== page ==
About the Author
Elaine Castillo, named one of “30 of the Planet’s Most Exciting Young People” by the Financial Times, was born and raised in the Bay Area. Her debut novel, America Is Not the Heart, was a finalist for numerous prizes including the Elle Big Book Award, the Center for Fiction Prize, and the Aspen Words Literary Prize and was named a best book of 2018 by NPR, Real Simple, Lit Hub, The Boston Globe, San Francisco Chronicle, The New York Post, Kirkus Reviews, and the New York Public Library.
Praise for HOW TO READ NOW
"I gasped, shouted, and holler-laughed while reading these essays from the phenomenal Elaine Castillo. What powerful writing, what a rigorous mind. For as long as I live, I want to read anything Castillo writes, and you probably do, too."
—R.O. Kwon, author of The Incendiaries
"How To Read Now is a powerful punch in criticism's solar plexus: Castillo's take as the ‘unexpected reader’ is what literature needs now, both an absolute bomb and a balm—a master class in the art of reading. Her art is a corrective and a curative but also just a joy—humorous, insanely erudite, and absolutely necessary for our times."
—Gina Apostol, author of Gun Dealer’s Daughter
"Castillo’s How To Read Now took my breath away. Energetically brilliant, warmly humane, incisively funny, it whips the tablecloth from under the setting of contemporary reading, politics and intellectual culture in a literary act of daring. It seems there is nothing Castillo can not do. Read How to Read Now now."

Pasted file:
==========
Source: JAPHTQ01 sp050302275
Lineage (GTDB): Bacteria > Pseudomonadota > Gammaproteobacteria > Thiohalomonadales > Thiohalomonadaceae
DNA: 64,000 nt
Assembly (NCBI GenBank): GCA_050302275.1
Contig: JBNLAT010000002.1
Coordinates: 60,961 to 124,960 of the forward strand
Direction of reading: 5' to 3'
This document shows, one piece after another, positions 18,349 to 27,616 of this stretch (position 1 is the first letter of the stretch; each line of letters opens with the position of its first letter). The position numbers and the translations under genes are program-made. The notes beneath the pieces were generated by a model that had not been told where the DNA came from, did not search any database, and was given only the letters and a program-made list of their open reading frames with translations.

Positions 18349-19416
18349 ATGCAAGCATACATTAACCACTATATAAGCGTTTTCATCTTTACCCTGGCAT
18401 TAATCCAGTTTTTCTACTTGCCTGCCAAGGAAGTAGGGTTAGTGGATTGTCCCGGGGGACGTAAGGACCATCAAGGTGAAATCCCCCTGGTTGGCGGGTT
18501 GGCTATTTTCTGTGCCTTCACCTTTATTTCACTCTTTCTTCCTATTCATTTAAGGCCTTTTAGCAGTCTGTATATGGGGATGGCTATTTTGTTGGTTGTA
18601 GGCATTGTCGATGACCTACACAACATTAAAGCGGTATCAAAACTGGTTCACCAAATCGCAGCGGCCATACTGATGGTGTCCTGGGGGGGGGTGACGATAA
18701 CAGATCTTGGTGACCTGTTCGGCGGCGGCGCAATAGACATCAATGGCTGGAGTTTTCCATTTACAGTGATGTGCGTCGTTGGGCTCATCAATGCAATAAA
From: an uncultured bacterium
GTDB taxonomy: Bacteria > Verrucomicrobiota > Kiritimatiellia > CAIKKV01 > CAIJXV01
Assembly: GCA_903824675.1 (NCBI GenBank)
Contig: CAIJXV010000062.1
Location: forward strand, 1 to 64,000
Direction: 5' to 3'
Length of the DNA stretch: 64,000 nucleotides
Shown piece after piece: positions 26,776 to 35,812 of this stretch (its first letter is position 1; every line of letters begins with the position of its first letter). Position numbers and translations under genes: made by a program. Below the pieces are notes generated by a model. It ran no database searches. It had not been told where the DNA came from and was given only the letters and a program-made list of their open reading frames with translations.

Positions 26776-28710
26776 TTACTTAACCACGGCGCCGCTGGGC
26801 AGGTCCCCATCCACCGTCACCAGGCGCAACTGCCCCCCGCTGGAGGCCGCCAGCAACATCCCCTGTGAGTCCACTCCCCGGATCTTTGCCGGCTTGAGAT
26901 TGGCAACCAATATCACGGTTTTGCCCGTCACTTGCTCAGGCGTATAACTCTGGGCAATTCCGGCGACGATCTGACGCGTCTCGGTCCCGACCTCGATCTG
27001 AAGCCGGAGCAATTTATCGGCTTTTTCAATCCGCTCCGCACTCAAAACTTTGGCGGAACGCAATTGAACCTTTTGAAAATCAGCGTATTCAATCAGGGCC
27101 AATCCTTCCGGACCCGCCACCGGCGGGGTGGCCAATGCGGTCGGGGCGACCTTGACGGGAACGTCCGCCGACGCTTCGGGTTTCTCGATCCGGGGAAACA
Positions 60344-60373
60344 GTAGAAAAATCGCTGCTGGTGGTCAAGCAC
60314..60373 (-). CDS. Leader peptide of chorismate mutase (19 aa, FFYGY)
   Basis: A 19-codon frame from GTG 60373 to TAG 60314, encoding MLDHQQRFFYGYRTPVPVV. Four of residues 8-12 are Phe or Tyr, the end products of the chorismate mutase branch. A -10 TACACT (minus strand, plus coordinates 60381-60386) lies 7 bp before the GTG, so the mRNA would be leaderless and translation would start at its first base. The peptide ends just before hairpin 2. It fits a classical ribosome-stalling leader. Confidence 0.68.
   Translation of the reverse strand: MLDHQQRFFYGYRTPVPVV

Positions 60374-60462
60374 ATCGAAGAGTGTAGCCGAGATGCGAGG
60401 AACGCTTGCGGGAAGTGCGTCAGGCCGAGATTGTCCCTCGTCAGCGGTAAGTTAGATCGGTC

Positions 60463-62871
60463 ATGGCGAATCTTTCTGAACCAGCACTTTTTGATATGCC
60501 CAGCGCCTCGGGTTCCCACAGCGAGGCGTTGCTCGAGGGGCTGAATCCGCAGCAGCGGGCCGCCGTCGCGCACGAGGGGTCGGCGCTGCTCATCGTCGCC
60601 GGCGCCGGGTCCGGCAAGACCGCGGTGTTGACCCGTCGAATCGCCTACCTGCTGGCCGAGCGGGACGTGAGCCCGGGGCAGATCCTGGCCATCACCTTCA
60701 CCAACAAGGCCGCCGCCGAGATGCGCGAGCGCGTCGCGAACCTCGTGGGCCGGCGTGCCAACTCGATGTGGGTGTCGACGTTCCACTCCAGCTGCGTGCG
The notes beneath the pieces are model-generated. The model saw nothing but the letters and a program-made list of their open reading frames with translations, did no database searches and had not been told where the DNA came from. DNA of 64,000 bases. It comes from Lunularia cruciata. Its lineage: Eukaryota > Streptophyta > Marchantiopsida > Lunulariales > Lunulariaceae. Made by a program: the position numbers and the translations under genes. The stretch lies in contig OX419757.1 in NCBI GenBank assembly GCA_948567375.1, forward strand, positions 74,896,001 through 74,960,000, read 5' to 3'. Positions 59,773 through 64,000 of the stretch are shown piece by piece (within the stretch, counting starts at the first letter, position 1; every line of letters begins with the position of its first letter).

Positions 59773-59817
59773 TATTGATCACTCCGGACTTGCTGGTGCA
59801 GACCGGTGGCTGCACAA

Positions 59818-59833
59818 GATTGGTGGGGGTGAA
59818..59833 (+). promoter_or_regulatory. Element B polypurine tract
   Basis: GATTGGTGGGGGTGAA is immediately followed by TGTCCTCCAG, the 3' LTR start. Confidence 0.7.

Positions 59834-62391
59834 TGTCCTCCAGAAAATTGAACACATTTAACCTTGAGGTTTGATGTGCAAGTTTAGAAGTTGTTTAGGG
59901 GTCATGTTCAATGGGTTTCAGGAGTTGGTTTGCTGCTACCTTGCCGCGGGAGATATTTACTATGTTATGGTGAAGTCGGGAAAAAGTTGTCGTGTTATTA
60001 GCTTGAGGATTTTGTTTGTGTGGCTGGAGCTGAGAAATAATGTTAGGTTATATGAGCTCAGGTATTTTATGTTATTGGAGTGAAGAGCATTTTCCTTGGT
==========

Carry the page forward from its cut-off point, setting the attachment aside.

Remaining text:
—Andrew Sean Greer, Pulitzer Prize winning author of Less
"A radiant, irreverent, rigorous and revolutionary act of reading. Elaine Castillo is on fire and this book, a work of generous cultural stewardship, performs a much-needed, controlled burning."
—Olivia Sudjic, author of Asylum Road
"Exciting, important and energising, HOW TO READ NOW is the book we need now: a clarion call for decentering whiteness and for a truly decolonised publishing, critical, and reading culture. It reaffirms that writers of colour are here; we are here to hold power to account; we are here to read each other and cheer for each other; we are here to stay. I am so grateful for Elaine Castillo's beautiful mind, and for this vital and moving book."
—Preti Taneja, author of We That Are Young and Aftermath
"Funny, smart, brilliant, HOW TO READ NOW is a tour de force. Castillo skewers popular thought around reading, suggesting a new way forward, in sharp and incisive prose. I'll never read Didion the same way again."
—Kasim Ali, author of Good Intentions